On the variability of tropical cyclones and category shifts
L. J. Pietrafesa, North Carolina State University, Raleigh, NC; and T. Karl, D. A. Dickey, L. Xie, T. Yan, S. Bao, and M. Peng
Relationships between oceanic and atmospheric climate conditions and the frequency of occurrence of Tropical Cyclones are becoming better understood. To that end, Colorado State University, the pioneer, the National Oceanic and Atmospheric Administration and North Carolina State University have all gone public with different forecasts of the number of hurricanes that will form in the North Atlantic and additionally, how many will make land-fall. The forecasts have had varying degrees of success but have been qualitatively successful. However, the frequencies of occurrence of the total number of different category events and their relative strength in persistence have not been well revealed or understood. Albeit, several recent studies have reported that Tropical Cyclones in the Atlantic and Pacific Oceans are likely to be more frequent for the next decade or two, and moreover, have become stronger overall. This suggests that there has been a shift towards higher category storms over the past several decades. This study reports on the statistics of the frequency of occurrences of Tropical Cyclones as well as on the statistics of the shifts within the family of categories. Overall trends are presented for Tropical Cyclones in general, for all Saffir-Simpson categories and then for the two major category events. Relationships with climate systems are also causally evaluated.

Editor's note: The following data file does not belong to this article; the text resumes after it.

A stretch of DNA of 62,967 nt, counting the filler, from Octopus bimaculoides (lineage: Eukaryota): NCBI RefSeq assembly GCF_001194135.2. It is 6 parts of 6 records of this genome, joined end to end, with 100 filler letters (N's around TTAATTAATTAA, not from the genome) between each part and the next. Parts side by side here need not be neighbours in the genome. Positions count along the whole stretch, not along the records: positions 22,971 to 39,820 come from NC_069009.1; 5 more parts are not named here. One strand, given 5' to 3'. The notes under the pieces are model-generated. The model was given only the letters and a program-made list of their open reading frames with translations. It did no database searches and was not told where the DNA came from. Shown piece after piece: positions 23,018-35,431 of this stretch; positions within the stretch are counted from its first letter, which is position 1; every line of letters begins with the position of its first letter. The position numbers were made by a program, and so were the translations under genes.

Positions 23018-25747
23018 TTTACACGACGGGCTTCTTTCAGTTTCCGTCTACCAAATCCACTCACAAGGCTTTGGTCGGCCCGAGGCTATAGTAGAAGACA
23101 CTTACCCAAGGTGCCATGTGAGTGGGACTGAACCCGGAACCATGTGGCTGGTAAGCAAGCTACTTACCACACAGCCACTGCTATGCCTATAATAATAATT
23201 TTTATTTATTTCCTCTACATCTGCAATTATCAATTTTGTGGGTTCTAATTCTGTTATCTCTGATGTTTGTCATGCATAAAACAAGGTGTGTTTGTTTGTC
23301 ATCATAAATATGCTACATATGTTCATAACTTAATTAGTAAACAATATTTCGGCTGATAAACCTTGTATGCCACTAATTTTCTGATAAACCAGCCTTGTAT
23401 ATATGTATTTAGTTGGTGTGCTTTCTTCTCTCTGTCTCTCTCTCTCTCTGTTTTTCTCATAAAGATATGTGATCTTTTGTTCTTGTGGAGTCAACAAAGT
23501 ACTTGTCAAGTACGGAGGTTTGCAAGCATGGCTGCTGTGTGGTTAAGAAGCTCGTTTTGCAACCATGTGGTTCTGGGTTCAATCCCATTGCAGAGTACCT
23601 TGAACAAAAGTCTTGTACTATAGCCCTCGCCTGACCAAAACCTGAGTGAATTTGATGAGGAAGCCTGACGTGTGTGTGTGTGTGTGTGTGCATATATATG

Session 2C, Tropical Cyclones and Climate II - Extracting Signals from the Data
Monday, 24 April 2006, 10:30 AM-12:00 PM, Regency Grand Ballroom
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